Three Plans for Developing Interplanetary Spaceship Travel Between Earth and Mars


By Chris Flaherty
My Space Warfare Analysis Lab

The following three concept plans, have been developed looking at current technologies, and spacecraft prototypes, and a possible future direction as these technologies develop and converge leading to the creation of an Interplanetary Ship to travel from Earth to Mars. The plans are intended as a guide identifying technologies, and industry organisation and direction that are currently being developed in the context of possible future missions to Mars.

The first plan looks at the potential development of an Interplanetary Spacecraft over the next decade. It is based on an independent analysis of a theoretical 5-Years Project Plan (2021-26) for a Starship: Interplanetary Spacecraft development, illustrating the process from initial testing to launching an Interplanetary Spacecraft. The model looks at the problem, how is a new spacecraft developed simultaneously with its production and launching infrastructure.

The second plan looks at creating a true Interplanetary Ship, it looks at how this will likely be convergence of three types of propulsion, creating a craft able to land anywhere, and using a Nuclear Thermal Propulsion Rocket Engine Drone-Tug in Low Earth Orbit, for fast transport from Earth, to Mars and the other Solar System Worlds.

The third plan, illustrates a possible future scenario, based on the concept using a Nuclear Thermal Propulsion Rocket Engine Drone-Tug to take an Interplanetary Ship from Earth to Mars. The Drone-Tugs have their own fuel tanks and a Nuclear Thermal Propulsion Rocket Engine. The Interplanetary Ship is launched into Low Earth Orbit. It acquires its Drone-Tug, and uses this to reach Mars. Reaching Mars, it detaches the Drone-Tug, and starts to use its two other forms of propulsion. The Ship flips into reverse using its main chemical propellent rocket engines to start shedding excess velocity as orbit insertion burns. The Ship’s engine thrusts in its direction of travel for a specified duration to slow its velocity relative to the target body enough to enter into orbit. Once the Landing Base Camp site has been identified, the Ship begins its final controlled descent landing using its gimbaled smaller chemical propellent landing rocket engines, deploying its landing legs to settle on Mars’ surface at the Landing Base Camp.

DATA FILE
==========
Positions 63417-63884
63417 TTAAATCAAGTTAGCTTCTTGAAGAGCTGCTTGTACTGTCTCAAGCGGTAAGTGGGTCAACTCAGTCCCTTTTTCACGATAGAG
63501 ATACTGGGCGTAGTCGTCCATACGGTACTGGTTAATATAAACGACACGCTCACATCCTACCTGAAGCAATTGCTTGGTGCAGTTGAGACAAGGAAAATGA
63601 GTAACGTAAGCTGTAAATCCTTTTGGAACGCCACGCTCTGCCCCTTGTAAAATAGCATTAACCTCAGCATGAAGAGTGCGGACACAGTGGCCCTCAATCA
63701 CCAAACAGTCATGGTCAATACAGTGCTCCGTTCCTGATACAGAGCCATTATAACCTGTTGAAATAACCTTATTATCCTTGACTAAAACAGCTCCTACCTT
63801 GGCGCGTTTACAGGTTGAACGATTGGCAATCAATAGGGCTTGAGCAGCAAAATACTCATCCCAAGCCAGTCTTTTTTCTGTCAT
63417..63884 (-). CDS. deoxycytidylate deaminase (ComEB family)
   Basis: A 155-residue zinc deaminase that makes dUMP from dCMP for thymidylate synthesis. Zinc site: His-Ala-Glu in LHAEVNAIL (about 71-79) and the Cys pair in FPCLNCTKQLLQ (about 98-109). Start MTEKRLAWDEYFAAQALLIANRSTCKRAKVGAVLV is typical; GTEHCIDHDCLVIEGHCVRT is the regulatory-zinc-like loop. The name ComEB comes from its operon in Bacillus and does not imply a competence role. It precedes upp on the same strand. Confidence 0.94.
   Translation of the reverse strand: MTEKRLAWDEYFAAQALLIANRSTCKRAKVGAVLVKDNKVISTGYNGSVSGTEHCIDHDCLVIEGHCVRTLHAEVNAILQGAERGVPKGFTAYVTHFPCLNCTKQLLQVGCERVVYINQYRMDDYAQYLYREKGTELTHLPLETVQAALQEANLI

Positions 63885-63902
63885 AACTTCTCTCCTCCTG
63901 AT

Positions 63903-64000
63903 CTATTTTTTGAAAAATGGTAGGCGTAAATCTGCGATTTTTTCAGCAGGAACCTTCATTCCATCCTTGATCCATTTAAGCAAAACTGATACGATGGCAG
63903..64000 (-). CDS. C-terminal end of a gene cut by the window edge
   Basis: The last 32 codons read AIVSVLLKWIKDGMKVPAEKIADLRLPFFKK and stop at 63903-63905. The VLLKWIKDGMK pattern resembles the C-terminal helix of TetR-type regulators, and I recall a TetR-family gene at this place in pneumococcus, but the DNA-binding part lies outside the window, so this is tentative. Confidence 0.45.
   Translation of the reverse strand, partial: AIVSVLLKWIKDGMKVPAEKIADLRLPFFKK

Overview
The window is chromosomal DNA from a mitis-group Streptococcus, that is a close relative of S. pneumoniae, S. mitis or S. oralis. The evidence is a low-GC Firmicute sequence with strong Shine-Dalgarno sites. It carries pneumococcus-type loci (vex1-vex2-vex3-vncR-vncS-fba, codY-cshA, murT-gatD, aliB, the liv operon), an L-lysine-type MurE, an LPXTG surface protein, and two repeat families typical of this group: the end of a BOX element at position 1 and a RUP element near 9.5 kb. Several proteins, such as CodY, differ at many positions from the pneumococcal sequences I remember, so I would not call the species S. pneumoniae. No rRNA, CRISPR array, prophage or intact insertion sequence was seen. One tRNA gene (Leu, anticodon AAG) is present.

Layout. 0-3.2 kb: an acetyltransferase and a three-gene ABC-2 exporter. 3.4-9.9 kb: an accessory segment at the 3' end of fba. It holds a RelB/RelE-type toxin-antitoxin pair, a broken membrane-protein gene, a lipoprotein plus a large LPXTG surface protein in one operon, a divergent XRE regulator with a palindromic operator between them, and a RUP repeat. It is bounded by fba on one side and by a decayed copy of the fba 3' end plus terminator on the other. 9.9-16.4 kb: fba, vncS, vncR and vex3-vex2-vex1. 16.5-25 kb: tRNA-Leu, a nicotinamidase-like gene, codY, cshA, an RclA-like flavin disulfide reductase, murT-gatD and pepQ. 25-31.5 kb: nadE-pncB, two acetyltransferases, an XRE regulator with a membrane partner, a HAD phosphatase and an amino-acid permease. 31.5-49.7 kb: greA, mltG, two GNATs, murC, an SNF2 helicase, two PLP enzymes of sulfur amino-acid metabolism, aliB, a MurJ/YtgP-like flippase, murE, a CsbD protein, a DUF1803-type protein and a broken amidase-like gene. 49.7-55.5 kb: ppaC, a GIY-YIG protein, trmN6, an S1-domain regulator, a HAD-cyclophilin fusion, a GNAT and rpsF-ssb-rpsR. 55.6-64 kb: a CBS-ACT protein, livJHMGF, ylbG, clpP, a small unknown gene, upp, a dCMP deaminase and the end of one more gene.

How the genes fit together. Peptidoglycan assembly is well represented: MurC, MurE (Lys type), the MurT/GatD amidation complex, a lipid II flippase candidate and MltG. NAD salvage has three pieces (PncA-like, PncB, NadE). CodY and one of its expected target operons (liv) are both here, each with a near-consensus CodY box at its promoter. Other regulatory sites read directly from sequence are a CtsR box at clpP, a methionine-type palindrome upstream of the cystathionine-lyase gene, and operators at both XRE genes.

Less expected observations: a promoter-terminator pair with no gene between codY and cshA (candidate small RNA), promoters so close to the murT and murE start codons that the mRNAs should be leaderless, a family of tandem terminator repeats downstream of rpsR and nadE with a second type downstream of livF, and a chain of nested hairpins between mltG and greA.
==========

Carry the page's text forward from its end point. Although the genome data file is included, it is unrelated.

On March 30, 2021 we reviewed the market highlights in the #spaceindustry​ with Dr Chris Flaherty – latest developments with SpaceX, Moon mission, Mars Mission, International Space Station and Australian industry developments #mysecuritytv​ #space​ #SpaceX​ #rocketlab​ #southernlaunch​ #china​ #russia​ #Australianspaceindustry​ #Mars


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